Depression is a prevalent psychiatric disease affecting the quality of life of many people. On the basis of the latest available data from the WHO, depression is expected to become the second leading cause of disease-related disability by the year 2020 . It is one of the top 10 causes of morbidity and mortality worldwide, and despite the exponential increase in the number of antidepressants over the years, the prevalence of the disorder remains the same, which could be because of the unclear pathophysiology. Multiple pathogenic factors are involved in depression; although there are several molecular targets available for the development of new antidepressant drugs, most of the current treatments for depression directly or indirectly affect the monoaminergic system [2,3]. Many synthetic antidepressant drugs show low response rates and even produce adverse side effects such as cardiotoxicity, hypertensive crisis, sexual dysfunction and sleep disorders in depressed patients. Moreover, 15% of the depressed patients are resistant to all known therapies . Therefore, it is desirable to seek antidepressants in natural products; such materials are expected to show fewer side effects [5,6].
Transresveratrol (trans-3, 5, 4-trihydroxystilbene) is a natural polyphenolic compound belonging to the family of phytoalexins, which are low molecular weight secondary metabolites produced by plants for defense against stresses such as wounding, pathogen attack and UV irradiation. It was first isolated from the roots of white hellebore (Veratrum grandiflorum O. Loes) in 1940 and later, in 1963, from the roots of Polygonum cuspidatum, a plant used in traditional Chinese and Japanese medicine. It is also found in grapes, red wine, a variety of berries and peanuts, and is regarded as the main factor in the French paradox, which is the observation that French people suffer a relatively low incidence of coronary heart disease, despite having a diet rich in saturated fats. Therefore, it has received considerable attention owing to its beneficial effects on human health, such as protective effects against inflammation, hepatic injuries, carcinogenesis, oxidation, aging, diabetes and neurodegenerative diseases [7-11].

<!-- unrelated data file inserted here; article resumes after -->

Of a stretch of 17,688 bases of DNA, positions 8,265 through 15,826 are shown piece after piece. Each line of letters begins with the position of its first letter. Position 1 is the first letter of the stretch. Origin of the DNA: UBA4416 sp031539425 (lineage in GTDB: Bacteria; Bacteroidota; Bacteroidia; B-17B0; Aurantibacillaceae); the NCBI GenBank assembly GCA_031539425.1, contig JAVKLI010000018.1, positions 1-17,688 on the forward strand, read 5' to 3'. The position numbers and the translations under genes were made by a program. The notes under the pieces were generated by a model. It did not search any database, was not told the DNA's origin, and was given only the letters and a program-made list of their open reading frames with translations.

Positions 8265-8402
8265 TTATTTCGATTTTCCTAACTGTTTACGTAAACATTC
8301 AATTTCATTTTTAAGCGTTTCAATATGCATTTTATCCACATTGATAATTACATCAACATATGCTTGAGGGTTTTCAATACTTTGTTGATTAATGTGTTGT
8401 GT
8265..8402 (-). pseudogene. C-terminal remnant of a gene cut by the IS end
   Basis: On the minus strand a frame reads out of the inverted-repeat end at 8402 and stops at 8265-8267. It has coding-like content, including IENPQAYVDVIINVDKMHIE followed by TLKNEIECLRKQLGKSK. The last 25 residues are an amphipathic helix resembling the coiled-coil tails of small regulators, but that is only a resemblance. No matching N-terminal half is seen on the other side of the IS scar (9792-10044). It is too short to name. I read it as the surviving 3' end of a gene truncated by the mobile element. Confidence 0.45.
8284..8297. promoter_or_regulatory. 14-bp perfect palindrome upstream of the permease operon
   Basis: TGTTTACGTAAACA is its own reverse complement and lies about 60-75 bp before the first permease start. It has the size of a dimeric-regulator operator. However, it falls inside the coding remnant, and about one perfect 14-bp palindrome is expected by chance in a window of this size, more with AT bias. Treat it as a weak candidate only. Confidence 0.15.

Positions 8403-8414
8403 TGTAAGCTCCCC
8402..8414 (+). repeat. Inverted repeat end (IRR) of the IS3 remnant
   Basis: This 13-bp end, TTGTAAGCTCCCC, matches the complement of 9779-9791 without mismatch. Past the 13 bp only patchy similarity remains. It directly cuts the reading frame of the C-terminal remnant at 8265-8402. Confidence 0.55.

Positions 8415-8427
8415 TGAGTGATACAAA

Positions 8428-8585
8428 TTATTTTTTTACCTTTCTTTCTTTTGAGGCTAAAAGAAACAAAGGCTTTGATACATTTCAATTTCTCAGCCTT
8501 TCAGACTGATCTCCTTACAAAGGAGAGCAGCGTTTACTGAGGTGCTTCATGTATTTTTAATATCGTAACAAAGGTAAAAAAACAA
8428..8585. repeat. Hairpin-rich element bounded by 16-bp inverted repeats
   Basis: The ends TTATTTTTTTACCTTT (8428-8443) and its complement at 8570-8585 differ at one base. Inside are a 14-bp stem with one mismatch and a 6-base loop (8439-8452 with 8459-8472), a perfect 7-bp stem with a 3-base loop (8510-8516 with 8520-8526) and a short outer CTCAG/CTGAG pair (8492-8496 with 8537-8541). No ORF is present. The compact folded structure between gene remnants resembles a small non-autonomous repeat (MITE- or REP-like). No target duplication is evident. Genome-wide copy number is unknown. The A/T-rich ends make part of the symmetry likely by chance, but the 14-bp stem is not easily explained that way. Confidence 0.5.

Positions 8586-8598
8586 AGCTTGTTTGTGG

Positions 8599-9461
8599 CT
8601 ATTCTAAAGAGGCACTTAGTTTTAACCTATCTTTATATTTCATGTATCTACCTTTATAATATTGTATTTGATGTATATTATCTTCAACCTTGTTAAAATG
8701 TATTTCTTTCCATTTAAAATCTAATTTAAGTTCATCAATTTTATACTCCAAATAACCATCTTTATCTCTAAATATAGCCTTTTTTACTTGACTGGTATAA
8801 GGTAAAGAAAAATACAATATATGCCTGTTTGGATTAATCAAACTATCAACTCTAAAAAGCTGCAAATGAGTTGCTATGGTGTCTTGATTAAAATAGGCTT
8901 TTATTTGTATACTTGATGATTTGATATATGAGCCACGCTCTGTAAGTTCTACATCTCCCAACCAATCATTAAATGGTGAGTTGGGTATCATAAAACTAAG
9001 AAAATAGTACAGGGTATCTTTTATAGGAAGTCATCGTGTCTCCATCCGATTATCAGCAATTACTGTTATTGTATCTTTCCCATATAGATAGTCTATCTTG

Fluoxetine is an antidepressant drug of the selective serotonin reuptake inhibitor class, which is commonly prescribed to treat depression . However, it has recently been postulated to induce liver damage and mediates free radical reactions owing to its fluorine content .
The present study was conducted to assess the antidepressant and hepatoprotective effects of transresveratrol in comparison with fluoxetine in an experimental subchronic reserpine model of depression.
| Materials and methods|| |